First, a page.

A Most Inhospitable Coast: The Report of Lieutenant William Hobson’s 1859 Search for the Franklin Expedition on King William Island


  • Douglas R. Stenton




Franklin Expedition, Hobson, McClintock, King William Island, expedition report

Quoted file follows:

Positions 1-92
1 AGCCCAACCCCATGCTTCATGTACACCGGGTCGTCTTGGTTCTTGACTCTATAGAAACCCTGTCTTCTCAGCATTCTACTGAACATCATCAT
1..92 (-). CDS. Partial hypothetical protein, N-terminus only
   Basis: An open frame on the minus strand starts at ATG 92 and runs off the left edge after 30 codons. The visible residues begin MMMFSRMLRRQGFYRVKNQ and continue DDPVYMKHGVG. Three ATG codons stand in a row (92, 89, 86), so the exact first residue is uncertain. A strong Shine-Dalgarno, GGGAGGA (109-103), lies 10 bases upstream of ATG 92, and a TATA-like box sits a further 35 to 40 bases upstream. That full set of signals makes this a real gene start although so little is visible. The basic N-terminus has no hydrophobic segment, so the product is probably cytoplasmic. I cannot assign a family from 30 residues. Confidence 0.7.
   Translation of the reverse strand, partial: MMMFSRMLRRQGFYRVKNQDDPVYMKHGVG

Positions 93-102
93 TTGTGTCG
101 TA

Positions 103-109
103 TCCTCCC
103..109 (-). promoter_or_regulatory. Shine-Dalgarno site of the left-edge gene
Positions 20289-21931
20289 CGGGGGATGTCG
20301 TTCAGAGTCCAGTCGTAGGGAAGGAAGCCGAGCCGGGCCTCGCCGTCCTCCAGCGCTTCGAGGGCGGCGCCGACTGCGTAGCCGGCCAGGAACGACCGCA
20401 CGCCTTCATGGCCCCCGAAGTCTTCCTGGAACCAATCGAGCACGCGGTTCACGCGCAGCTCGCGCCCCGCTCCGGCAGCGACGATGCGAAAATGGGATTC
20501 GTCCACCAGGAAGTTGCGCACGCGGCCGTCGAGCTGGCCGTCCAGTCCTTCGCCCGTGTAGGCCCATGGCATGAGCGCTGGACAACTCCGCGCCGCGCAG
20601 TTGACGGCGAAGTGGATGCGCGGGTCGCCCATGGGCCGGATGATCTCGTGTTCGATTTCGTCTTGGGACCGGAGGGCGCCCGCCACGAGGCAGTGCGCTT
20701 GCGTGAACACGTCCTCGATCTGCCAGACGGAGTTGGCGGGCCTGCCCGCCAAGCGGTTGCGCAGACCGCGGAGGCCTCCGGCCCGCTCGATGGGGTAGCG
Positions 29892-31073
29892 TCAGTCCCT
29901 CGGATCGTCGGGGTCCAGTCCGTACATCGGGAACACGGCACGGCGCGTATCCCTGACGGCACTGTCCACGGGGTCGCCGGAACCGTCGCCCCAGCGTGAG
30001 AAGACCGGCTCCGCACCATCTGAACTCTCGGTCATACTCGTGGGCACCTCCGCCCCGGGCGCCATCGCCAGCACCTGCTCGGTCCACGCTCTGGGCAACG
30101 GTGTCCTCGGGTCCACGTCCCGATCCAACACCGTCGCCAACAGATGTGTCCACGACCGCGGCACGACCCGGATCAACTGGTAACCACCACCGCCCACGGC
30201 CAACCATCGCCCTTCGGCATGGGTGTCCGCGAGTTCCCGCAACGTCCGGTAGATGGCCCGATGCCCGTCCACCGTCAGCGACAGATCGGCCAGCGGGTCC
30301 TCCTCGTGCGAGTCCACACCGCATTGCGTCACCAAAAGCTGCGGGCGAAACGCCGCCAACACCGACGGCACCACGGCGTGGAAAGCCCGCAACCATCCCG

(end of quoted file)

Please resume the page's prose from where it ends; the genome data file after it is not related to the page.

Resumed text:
Lieutenant William R. Hobson’s 1859 search for traces of the Franklin expedition on the west coast of King William Island resulted in several major discoveries that include an official record containing the dates of Sir John Franklin’s death, of the abandonment of HMS Erebus and HMS Terror, and of the departure of the ship’s company for the Back River. Information derived from Hobson’s report appeared in McClintock’s published account of the expedition, and it has been referenced in other works, but the report itself was never published. Recent investigations of Franklin archaeological sites on the Victoria Strait coast of King William Island by the Government of Nunavut, including sites first discovered by Hobson, served as a catalyst for locating Hobson’s full descriptions of his findings. The report includes general observations on weather, ice conditions, and wildlife encountered, and his detailed descriptions of several Franklin expedition sites are potentially valuable sources of information for ongoing archaeological investigations.